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Been gone, fill me in on the last year(ish) of nerf


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#1 Montymarks

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Posted 14 August 2018 - 10:42 AM

Self explanatory, I've been gone for a year (more or less) and I'm hoping I could get filled in on everything I've missed. I've been looking around a bit and I'm assuming drastic changes have happened. 

 

Edit: I forgot I had Rick as my pfp

Edit #2: I'm getting hit with memories of being annoying and everyone else being mature. Sorry for that


Edited by Montymarks, 14 August 2018 - 10:48 AM.

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sorry for how I was a year ago


#2 Meaker VI

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Posted 14 August 2018 - 02:14 PM

Depending on your definition of drastic changes, the Adventure Force Commandfire which is a hopper-fed dart blaster and the Nerf Chronobarrel chrono/dart counter barrel attachment that are coming out right now. Was the Nemisis already out? Kronos? Adventure force has a Nemisis now and is also selling darts and HIR-clones for almost as little as what you pay online but in Walmart,  Jet released the CEDA and finally shipped it; I don't understand the hype because it's basically a lightly modded retaliator or an under performing Caliburn for about the same price as an assembled Caliburn. Worker came up with the Swordfish Stryfoid clone and the Prophecy retaliator clone. Those are the couple big releases that are important.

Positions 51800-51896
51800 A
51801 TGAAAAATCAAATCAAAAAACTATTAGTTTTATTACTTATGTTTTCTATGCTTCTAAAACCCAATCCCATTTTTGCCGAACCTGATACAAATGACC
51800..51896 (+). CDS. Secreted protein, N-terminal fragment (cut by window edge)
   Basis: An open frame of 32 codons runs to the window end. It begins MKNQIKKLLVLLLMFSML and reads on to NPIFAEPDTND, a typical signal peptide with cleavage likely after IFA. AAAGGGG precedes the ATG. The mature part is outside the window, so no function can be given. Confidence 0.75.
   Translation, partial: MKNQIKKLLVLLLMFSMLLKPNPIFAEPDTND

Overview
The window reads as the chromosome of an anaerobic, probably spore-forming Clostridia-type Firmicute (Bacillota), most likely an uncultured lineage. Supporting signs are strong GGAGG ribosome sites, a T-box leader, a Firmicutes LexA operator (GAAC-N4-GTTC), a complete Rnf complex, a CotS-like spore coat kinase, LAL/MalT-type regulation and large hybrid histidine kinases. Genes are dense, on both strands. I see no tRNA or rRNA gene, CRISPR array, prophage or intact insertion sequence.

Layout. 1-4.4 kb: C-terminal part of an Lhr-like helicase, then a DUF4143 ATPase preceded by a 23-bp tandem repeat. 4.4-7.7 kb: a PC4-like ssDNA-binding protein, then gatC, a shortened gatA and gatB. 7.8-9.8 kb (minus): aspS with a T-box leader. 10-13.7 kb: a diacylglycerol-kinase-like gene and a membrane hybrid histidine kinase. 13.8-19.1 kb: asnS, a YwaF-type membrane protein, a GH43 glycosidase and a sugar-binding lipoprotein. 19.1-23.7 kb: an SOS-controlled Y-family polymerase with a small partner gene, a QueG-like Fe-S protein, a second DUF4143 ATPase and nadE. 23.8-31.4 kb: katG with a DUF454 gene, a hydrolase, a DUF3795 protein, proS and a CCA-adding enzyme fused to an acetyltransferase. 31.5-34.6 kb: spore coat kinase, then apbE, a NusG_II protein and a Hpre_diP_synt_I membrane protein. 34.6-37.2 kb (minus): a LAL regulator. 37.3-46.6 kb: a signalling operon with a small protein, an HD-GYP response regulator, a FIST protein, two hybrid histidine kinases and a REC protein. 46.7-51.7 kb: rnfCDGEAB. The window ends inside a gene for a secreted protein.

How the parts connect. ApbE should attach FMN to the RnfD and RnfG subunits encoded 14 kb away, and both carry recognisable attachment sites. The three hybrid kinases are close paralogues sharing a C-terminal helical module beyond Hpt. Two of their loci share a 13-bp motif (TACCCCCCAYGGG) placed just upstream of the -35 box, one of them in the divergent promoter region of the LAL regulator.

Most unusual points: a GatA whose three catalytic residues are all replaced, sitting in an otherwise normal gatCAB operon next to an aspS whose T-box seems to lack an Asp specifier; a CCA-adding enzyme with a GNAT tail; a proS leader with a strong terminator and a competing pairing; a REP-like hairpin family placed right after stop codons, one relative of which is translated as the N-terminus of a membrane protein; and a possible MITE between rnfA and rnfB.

In homemades land, I made the Mk-13 (and retired it) and the Mk-15 printable stryfoid blaster, Turok released the T19, MHP made a few Katana-mag blasters, katana-mags got knocked off in printed form, FDL became a business and released the FDL3 closed-source but open-sourced the FDL2, Northeast designs released the Chimera (bullpup caliburn), Singapore knocked off the Caliburn with a closed-source blaster with minor changes they're calling the SAB and claim that they made it whole-cloth (and sell it for like triple the cost of a Caliburn!), 498 Nerf made the MBS 2, Gdop made the Spring-thunder shell fed shotgun springer, Tantumbull came out with openflywheels which allow printed flywheels to actually interface and work with regular motors, OOD released his Jupiter HIR sidearm.... There's a few more I'm missing but they're largely plays on the same thread - semi/full auto flywheel or springer that reuses caliburn parts.


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#3 Montymarks

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Posted 14 August 2018 - 06:47 PM

Are blasters like The Red Baron (from this: ) becoming more common, or is that just in the Aussie nerf scene still?

 

Edit: What is going on with scar barrels is another question. I seem to be entirely lost on what they do.


Edited by Montymarks, 16 August 2018 - 01:02 PM.

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sorry for how I was a year ago


#4 Meaker VI

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Posted 16 August 2018 - 11:06 PM

HPA is arguably less common, as flywheel technology has advanced and the cost of HPA remains super-high.

 

SCAR barrels (string-threaded wide bore muzzle device) unarguably work on sealed-barrel pneumatics. The theory is that they vent excess air around the dart the same way a properly tuned/ported barrel would, but are easier to get right and/or are adjustable.


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#5 Daniel Beaver